"I would have preferred a more western name to fit in"
Indian names are beautiful, diverse and often rich with meaning.
Parents from India, or with an Indian background, usually choose their children’s names with cultural value in mind.
Some Indian names are given by a grandparent, chosen from a holy book or even named after the village or town one grew up in.
However, since Indian men and women arrived in Britain in the 50s and 60s, names have gradually become more westernised.
Modern Indian baby names have moved past the extremely traditional (and often unisex) names that were common prior to British colonialism.
Most Indian names are in Hindi, Urdu or Punjabi. Some also have roots in Indo-Aryan languages like Sanskrit, along with Persian and Arabic influences.
Many names like Pooja, Rohit, Anjali, and Jai are deemed timeless, with parents still selecting them today.
Furthermore, there are names with a modern twist as parents look for unique names for their babies that are easier to pronounce.
DESIblitz explores what is in an Indian name.
Traditional Naming Conventions
In India, naming conventions varied (and sometimes still do) based upon a person’s religion or region of origin.
The majority of first names in India are intentionally chosen with a specific meaning.
Interestingly, the use of surnames is a relatively new convention, introduced during the British.
For example, the surname ‘Sandhu’ originates from the tribal name ‘Sindhu’ which is the second-largest Jat tribe in the Punjab region.
Originally the name ‘Sindhu’ referred to the Indus river and the area Sindh which it flows through.
When British people travelled across to India in the 1600s, parts of Northern India became accustomed to surnames. They now follow western naming conventions by having a given name followed by a surname.
However, this is not necessarily the case in southern India, where people may adopt a surname out of necessity when migrating or travelling abroad.
Ranveer, aged 78, recalls the time when he first came to the UK in the 60s and how his family had to make up a surname to put on the documents:
“They just used the first part of our town name – it was what everybody did before coming here to work.”
Traditionally, a name with the suffix ‘-walla’ loosely means ‘the trade one’s ancestors practised’. For example, ‘Chaiwalla’ roughly means ‘someone who makes chai (spiced tea)’.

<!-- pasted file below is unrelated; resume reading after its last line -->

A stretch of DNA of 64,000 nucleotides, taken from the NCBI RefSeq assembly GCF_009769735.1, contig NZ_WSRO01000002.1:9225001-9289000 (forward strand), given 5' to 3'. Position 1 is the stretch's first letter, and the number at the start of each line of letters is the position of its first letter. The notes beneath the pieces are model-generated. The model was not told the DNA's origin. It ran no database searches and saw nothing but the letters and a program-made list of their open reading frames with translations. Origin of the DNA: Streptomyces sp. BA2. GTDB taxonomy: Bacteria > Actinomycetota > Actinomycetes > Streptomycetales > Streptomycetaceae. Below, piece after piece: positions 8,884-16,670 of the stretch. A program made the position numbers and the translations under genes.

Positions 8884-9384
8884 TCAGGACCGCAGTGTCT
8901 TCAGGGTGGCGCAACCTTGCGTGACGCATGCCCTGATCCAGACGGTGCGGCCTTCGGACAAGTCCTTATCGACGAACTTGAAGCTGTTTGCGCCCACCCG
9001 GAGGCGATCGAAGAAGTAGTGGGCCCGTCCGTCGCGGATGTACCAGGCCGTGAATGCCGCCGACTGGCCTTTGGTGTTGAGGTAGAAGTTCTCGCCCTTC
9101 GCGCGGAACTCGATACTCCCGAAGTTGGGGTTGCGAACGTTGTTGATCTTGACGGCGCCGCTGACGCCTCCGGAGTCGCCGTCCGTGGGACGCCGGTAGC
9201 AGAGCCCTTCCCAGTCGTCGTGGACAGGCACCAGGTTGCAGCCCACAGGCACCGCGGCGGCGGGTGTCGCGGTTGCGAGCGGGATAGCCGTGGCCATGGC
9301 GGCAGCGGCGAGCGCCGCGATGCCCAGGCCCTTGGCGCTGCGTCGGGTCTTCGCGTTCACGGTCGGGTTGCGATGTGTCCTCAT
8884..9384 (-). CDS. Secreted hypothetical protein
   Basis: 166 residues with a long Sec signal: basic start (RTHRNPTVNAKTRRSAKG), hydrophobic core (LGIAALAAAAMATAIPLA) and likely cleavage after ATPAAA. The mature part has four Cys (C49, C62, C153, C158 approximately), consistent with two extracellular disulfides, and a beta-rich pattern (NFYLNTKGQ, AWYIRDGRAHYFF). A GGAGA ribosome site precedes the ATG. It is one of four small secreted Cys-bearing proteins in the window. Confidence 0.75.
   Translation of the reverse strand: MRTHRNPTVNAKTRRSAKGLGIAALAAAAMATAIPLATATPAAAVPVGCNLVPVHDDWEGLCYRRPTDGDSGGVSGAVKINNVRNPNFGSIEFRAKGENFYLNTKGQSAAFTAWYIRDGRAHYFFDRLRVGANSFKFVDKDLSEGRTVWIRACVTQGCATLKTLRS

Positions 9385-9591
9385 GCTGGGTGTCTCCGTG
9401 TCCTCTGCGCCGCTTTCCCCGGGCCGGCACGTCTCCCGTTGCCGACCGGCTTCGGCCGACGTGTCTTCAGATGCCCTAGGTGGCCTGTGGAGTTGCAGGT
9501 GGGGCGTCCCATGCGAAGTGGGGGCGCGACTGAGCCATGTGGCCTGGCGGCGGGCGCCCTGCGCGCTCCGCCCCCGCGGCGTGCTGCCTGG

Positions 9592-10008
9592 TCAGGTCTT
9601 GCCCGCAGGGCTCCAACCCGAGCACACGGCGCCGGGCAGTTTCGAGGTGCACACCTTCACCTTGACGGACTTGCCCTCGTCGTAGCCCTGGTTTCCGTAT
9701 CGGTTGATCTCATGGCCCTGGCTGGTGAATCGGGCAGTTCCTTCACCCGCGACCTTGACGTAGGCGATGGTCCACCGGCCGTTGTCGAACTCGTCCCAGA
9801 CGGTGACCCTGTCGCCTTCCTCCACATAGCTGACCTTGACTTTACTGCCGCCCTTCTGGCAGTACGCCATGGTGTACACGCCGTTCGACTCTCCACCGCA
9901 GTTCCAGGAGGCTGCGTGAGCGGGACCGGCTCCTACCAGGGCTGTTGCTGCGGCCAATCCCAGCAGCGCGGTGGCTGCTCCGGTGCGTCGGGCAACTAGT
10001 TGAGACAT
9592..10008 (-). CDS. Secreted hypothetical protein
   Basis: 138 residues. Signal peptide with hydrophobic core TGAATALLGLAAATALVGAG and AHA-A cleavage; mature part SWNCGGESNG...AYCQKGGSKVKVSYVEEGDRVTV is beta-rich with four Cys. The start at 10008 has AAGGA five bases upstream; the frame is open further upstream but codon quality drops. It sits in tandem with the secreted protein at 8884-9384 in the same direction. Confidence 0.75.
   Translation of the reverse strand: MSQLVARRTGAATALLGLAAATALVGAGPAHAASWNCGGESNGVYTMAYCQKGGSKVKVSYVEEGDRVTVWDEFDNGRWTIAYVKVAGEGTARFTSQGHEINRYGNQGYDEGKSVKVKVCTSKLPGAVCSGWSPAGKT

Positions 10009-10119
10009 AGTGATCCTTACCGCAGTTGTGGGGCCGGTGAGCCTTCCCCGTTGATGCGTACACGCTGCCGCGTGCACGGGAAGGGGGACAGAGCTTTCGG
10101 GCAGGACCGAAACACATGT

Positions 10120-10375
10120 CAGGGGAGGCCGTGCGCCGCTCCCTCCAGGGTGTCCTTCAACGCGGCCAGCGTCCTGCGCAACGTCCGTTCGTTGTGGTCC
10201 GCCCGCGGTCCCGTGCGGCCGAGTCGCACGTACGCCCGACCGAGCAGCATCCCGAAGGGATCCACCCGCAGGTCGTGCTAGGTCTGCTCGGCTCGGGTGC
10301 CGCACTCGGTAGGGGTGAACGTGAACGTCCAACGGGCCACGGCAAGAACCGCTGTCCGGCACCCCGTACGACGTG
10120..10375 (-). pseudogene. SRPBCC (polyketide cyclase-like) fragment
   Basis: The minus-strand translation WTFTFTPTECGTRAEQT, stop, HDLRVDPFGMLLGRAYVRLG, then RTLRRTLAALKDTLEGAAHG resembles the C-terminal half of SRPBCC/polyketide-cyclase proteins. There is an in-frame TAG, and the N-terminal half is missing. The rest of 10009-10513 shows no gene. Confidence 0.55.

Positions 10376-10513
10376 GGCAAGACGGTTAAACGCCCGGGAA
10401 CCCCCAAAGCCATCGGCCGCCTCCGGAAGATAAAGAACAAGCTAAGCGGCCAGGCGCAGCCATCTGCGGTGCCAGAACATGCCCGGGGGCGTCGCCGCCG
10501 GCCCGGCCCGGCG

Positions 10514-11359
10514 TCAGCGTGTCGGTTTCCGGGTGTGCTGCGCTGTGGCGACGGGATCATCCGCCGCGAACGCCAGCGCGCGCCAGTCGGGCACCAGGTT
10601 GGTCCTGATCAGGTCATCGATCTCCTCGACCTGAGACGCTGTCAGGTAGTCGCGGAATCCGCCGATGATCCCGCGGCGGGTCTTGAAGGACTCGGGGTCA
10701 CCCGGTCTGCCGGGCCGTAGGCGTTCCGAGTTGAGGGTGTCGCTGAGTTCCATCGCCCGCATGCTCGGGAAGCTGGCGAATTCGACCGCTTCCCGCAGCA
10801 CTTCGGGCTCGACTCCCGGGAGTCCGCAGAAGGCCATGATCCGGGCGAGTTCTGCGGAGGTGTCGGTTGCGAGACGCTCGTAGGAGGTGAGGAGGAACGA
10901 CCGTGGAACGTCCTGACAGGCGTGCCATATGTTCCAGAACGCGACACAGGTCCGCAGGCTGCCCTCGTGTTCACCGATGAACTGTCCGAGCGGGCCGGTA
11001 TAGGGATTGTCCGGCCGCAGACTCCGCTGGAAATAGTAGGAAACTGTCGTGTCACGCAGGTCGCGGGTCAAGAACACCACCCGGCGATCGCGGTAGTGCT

This draws parallels with British surnames which often derive from the family’s professional trade.
For instance, the surname ‘Smith’ and ‘Taylor’ comes from someone in the family being a blacksmith or a tailor.
Moreover, the common surname ‘Patel’ means ‘village headman’ in Gujarati and Marathi. It ultimately derives from Sanskrit ‘pattakila’ meaning ‘tenant of royal land’.
Many Indian names include honorific titles. These are generally based on formal or informal social and religious relations.
Sometimes these titular names stand alone. Other times they are in the form of prefixes, suffixes or replacements.
For example, some names that indicate high status or worship include ‘Guru’ (‘teacher’ or ‘expert’) and ‘Baba’ (a mark of respect towards Hindu and Sikh ascetics but can also mean ‘father’).
The name ‘Raj’ is sometimes used in honorary cases, meaning king or royalty.
This also acts as a common first name.
In addition, ‘Sri’ is traditionally used as veneration for deities or religious figures. However, it can mean ‘Mr’ or ‘Ms’ followed by the first name.
Furthermore, many Indian names add the gender-neutral honorific suffix ‘-ji’ onto a first name to show respect towards a person, a group or inanimate objects e.g. ‘Madhavji’.
Caste-based Indian Names
Indian names even stem from ancient mythology, religious text and the amalgamation of so many cultures that live together in the sub-continent.
With over 19,500 languages and dialects spoken in India, names can vary from region to region, giving rise to a plethora of interesting baby names.
Many names, however, are based on the outdated caste system. It is still followed culturally, particularly in relation to marriage despite it being outlawed in India.
India’s caste system is a social structure that divides different groups into ranked categories. Members of ‘higher’ castes have a greater social status than individuals of a ‘lower’ caste.
The system appears to have ancient roots. Sanskrit texts from the second millennium refer to a practice of dividing individuals into social groups.
Four main classes emerged but gradually, the caste structure became more complex and was reinforced by the authorities of the British Raj.
The categories set down by colonial administrators persist today. Surnames often derive from the main caste names, six of the most significant include:
- Brahmins – traditionally priests or teachers and now dominate high positions in science, business and government.